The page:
Throughout history, there have been periods when people who were otherwise quite settled in their towns and villages, pulled up stakes and headed elsewhere.
During the decline of Rome, many of those who had been the net producers chose to move north and live amongst the barbarians, as life amongst them, although less sophisticated than in Rome, offered more freedom and opportunity. Certainly, it must have been a difficult decision, but for many, it proved to be for the best.
In the 17th century, the Pilgrims also sought greater freedom. Initially, they attempted a socialistic approach to farming (from each according to his ability; to each according to his need), and most died as a result of this faulty logic. In desperation, those remaining opted for a change to a free-market system. The following year, the resultant productivity led them to hold the first Thanksgiving.
The Amish, too, sought greater freedom and found it in America. In the 19th century, many other Europeans moved across the ocean to America in search of a more fruitful way of life.
Since that time, many Americans have moved within the US. Farmers from Oklahoma went west out of desperation when their crops failed due to a prolonged drought. By contrast, millions of Americans moved out to suburbia in the 1950s, following the dream of a house with a white picket fence, away from the crime, smog, and crowding that had taken over the cities.
Some of these people travelled a long way; some travelled less than fifty miles. Some went out of desperation; some relocated due to the promise of upward mobility. What they had in common is that they all made their moves because the grass appeared greener elsewhere.
Historically, such people have always been praised for their gumption. But history is hindsight. At the time when they made their moves, there were many, many people who remained behind, urging those exiting not to go. Again historically, those who remained behind have always ended up as the forgotten ones, as they did not have the fortitude to make the change. They did not go forth to build the next new neighbourhood or new country.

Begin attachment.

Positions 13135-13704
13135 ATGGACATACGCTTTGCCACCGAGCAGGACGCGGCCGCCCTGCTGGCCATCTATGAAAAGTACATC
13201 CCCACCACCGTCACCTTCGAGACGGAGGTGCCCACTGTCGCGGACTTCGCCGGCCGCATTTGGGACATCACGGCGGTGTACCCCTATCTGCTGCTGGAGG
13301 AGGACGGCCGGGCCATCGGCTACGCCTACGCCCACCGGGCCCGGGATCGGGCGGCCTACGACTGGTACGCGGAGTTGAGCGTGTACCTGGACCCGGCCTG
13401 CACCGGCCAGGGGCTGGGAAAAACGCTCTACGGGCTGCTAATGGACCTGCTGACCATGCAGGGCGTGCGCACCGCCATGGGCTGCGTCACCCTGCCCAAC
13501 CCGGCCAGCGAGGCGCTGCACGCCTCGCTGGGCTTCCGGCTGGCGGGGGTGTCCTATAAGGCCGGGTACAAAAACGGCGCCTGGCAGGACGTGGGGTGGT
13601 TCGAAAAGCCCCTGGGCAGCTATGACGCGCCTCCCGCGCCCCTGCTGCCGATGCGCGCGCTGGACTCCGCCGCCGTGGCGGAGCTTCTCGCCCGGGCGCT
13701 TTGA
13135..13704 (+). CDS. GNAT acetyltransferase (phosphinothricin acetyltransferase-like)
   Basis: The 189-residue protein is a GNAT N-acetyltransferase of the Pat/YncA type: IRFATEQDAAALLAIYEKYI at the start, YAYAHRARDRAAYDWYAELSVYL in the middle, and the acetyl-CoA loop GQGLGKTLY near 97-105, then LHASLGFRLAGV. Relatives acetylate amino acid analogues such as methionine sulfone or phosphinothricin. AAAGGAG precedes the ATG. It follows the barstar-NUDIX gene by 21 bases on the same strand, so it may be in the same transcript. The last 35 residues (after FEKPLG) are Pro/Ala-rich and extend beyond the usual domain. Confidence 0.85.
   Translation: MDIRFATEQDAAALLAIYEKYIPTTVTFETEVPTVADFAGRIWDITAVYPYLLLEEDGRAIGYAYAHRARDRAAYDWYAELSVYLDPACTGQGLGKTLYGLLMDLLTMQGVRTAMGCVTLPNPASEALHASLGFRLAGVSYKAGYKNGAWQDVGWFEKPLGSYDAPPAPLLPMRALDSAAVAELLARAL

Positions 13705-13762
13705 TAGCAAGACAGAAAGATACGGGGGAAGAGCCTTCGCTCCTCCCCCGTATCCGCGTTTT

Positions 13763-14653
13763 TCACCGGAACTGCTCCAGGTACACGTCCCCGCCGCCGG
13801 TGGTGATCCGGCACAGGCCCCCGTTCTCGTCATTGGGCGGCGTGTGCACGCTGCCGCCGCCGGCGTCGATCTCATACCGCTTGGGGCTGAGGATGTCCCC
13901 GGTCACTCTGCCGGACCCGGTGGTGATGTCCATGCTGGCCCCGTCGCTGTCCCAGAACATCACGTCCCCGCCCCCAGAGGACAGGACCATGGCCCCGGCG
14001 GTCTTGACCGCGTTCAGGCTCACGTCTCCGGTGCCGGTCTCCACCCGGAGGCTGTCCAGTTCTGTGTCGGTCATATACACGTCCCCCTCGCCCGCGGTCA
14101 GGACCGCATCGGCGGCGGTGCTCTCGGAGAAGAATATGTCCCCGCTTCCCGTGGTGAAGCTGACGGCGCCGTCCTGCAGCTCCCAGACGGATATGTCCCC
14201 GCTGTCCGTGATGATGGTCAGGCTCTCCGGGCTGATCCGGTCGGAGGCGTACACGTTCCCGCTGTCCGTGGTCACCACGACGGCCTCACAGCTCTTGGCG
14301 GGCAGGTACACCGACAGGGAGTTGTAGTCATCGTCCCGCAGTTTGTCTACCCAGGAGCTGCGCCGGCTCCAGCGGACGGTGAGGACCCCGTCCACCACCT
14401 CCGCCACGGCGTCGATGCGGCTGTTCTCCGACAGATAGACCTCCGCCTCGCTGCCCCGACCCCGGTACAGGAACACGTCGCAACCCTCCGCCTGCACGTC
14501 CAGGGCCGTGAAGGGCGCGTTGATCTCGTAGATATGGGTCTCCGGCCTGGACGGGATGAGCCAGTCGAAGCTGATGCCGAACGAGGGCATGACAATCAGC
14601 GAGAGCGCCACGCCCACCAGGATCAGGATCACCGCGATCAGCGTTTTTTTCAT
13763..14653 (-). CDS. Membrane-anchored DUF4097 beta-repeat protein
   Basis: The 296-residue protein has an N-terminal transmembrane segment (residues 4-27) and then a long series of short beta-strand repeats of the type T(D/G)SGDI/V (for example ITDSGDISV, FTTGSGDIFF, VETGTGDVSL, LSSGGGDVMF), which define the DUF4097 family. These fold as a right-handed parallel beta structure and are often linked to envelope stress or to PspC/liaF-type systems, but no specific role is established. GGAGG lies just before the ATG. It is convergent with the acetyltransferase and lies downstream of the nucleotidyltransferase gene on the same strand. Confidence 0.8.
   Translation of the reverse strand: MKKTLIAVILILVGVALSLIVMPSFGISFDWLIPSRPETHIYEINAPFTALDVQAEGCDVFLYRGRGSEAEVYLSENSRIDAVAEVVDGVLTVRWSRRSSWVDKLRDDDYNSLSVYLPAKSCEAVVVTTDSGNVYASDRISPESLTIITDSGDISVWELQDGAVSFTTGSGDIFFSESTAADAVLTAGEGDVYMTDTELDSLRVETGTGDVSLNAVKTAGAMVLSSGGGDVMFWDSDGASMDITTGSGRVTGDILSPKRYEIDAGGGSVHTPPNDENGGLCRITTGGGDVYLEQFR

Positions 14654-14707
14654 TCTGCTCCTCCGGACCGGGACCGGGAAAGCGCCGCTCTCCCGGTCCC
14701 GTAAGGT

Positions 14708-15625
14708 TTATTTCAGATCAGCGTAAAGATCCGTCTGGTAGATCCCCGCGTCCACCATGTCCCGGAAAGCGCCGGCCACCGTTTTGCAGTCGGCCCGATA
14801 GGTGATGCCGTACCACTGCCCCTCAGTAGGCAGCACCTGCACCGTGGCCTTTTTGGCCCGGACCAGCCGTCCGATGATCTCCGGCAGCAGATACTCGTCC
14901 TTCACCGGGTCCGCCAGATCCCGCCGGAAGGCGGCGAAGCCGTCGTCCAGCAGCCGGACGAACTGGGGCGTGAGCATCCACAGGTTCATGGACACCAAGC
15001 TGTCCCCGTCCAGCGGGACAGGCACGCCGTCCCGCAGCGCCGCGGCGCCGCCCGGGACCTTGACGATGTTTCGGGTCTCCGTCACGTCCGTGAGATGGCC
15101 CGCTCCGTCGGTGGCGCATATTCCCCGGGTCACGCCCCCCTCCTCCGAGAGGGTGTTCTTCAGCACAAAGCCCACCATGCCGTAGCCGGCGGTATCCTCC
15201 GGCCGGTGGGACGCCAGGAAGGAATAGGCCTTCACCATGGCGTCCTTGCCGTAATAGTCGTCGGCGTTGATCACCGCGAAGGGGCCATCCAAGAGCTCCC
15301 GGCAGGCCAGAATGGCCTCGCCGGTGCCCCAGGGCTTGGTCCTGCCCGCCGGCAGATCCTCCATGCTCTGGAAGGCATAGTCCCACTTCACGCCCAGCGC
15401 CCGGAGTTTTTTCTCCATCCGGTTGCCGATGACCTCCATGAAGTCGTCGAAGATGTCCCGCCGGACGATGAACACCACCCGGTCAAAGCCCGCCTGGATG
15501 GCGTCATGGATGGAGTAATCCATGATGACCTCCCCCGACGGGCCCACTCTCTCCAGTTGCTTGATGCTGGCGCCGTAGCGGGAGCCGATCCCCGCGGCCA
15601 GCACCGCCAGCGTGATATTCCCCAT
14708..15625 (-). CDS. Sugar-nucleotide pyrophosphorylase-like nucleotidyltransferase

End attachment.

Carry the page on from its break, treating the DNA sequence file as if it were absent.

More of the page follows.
It should be said that the majority rarely leave a neighbourhood (both in the village sense and the country sense). Most remain behind and become casualties of the decline. A dying city (Detroit in the US? Bradford in the UK?) never completely empties out. Many people remain behind, clinging to whatever scraps are tossed to them.
Today, the new exodus is an uncommon one. It resembles the Roman exodus: those who had once been able to live fairly well but realise that the end of their way of life is near. It’s also an international exodus, primarily taking place in the EU and the US, but also encompassing other First-World countries.
The governments of many major countries have, in recent decades, gone on a spending spree of unprecedented proportions and in the foreseeable future will pay the price. Many citizens hang their heads and say, “What can you do? It’s the same all over.” And this thought makes it easy for them to remain behind, doing nothing to save themselves.
Others, however, who are making the effort to look up at the horizon, admit to themselves that, like the Romans, the wiser decision is to move to “the land of the barbarians,” as life there, whilst possibly less sophisticated, is also freer and promises a greater future.
For every individual who considers making an exit to a better way of life, there are countless others decrying such a move. A good example of such an individual is an associate of mine who is American. A member of the Daughters of the American Revolution, whose forebears have fought in every American war, beginning with the Revolution, she’s always thought of herself as a patriot.
By every standard, she’s a “loyal American.” However, she’s not by any means stupid. Recently, she’s come to realise that her loyalty is not to the government of her country, but to the concept that her country was founded on. She’s leaving for what people always leave for: better opportunities, greater freedom, and an escape from the fear that her home country’s direction will not end well.
And yet, she’ll be going alone, with few of her peers believing she is making the right choice.
For anyone who is questioning whether to make an exit, the question should not be, “Can I survive this if I remain here?” It should be, “Is there a better future elsewhere?”
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